The most conspicuous virtual campaign launched by reformist activists on SNS presented politicians, cultural celebrities, well-known athletes and ordinary citizens showing a bandaged finger and declaring their intention to vote. This campaign was designed to transmit the message that despite the severe limitations the authorities placed on reformists’ running for office, voting remains an essential key for creating change.[8] The campaign had a tangible impact and influenced many citizens to vote for moderate candidates. There is no doubt that it made a significant contribution to the moderates’ impressive achievements in the elections, particularly in Tehran, where moderates won all 30 seats in the Majlis that are allocated to the Tehran district.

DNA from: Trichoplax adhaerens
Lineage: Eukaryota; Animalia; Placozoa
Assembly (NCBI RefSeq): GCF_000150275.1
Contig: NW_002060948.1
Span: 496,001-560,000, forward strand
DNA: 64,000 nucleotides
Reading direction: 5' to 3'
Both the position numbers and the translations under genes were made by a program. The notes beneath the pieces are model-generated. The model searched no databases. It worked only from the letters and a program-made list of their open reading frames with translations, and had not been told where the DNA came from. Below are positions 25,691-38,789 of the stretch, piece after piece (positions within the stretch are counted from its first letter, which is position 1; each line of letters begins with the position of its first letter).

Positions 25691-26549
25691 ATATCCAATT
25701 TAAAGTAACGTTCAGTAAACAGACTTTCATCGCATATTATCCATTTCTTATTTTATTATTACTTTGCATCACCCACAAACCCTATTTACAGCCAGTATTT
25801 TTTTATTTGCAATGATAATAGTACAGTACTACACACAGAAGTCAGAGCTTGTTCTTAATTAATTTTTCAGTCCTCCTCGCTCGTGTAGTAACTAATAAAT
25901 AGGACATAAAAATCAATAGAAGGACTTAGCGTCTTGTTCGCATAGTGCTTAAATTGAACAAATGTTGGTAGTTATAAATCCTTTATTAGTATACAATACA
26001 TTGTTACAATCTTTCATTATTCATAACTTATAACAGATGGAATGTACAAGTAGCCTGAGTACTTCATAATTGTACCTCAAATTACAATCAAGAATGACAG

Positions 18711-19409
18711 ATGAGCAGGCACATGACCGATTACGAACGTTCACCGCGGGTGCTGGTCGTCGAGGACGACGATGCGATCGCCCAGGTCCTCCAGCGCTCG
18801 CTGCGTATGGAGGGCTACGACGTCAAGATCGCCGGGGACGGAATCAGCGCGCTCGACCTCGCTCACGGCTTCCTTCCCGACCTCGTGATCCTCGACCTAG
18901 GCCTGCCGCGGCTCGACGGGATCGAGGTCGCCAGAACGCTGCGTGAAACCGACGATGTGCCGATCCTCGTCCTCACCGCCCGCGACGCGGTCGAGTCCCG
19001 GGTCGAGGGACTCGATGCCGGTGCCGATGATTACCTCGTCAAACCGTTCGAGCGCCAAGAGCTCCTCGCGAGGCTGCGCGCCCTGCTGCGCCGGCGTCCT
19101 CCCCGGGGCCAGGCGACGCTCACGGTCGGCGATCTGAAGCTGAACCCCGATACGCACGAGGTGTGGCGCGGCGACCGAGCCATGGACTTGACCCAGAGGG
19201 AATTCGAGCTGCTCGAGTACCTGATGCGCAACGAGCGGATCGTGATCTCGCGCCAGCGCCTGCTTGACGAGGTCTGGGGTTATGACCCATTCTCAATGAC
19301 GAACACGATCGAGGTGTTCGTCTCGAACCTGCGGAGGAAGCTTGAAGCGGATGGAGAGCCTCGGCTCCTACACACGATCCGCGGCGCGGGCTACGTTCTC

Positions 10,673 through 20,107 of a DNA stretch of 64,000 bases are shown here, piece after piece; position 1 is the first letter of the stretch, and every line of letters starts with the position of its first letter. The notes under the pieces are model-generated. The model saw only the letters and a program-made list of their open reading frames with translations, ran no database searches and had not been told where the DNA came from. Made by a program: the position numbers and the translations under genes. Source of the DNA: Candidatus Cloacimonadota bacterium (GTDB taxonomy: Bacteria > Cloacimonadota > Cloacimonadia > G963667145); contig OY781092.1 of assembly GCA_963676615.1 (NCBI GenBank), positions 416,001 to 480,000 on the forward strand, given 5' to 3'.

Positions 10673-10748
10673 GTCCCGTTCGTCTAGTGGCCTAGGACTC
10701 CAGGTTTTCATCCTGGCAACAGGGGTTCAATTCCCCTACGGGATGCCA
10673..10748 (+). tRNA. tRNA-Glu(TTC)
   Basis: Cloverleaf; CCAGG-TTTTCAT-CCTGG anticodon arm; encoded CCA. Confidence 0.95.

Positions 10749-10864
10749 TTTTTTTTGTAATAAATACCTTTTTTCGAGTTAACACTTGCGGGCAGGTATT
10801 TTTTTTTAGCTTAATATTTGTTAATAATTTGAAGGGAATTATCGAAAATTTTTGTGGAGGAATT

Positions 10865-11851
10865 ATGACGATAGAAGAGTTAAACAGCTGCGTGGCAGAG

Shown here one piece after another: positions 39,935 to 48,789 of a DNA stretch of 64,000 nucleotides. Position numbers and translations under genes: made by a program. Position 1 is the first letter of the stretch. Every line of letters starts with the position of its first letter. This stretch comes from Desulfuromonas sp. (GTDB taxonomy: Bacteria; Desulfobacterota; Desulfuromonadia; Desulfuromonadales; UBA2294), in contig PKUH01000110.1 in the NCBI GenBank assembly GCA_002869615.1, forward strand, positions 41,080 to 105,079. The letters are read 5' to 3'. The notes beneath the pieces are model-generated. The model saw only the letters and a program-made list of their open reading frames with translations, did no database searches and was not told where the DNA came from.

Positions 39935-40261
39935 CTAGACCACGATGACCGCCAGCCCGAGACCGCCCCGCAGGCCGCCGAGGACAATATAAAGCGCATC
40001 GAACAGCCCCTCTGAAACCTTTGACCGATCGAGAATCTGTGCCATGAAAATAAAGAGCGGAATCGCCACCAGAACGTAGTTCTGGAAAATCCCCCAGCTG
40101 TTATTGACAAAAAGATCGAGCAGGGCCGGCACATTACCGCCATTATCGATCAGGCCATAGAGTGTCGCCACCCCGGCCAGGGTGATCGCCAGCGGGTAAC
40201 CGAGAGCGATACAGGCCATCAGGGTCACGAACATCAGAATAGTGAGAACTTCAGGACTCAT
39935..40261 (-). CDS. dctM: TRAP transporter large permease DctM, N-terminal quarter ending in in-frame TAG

Another campaign showed artists and cultural figures commenting on the cultural persecution and economic distress they experienced under the regime of President Mahmoud Ahmadinejad and the Majlis dominated by right-wing conservatives, and calling on citizens to vote for candidates who support President Hassan Rouhani.[9]

Despite the dominance of moderates on SNS, the conservative opponents of the government were not absent, even though the attitude of right-wing conservatives in Iran is traditionally characterized by a more skeptical attitude towards SNS. The conservative establishment considers the Internet and SNS to be tools in the service of a “cultural offensive” that enemies of the revolution have mounted against it, and as channels that serve Western intelligence agencies. However, the high penetration of SNS in the population, particularly among young people, has led to increased use of networks by conservative forces that want to disseminate the values of Islam and the revolution. The last election campaign provided additional evidence for the increasing use of SNS for the political and propaganda needs of conservative parties.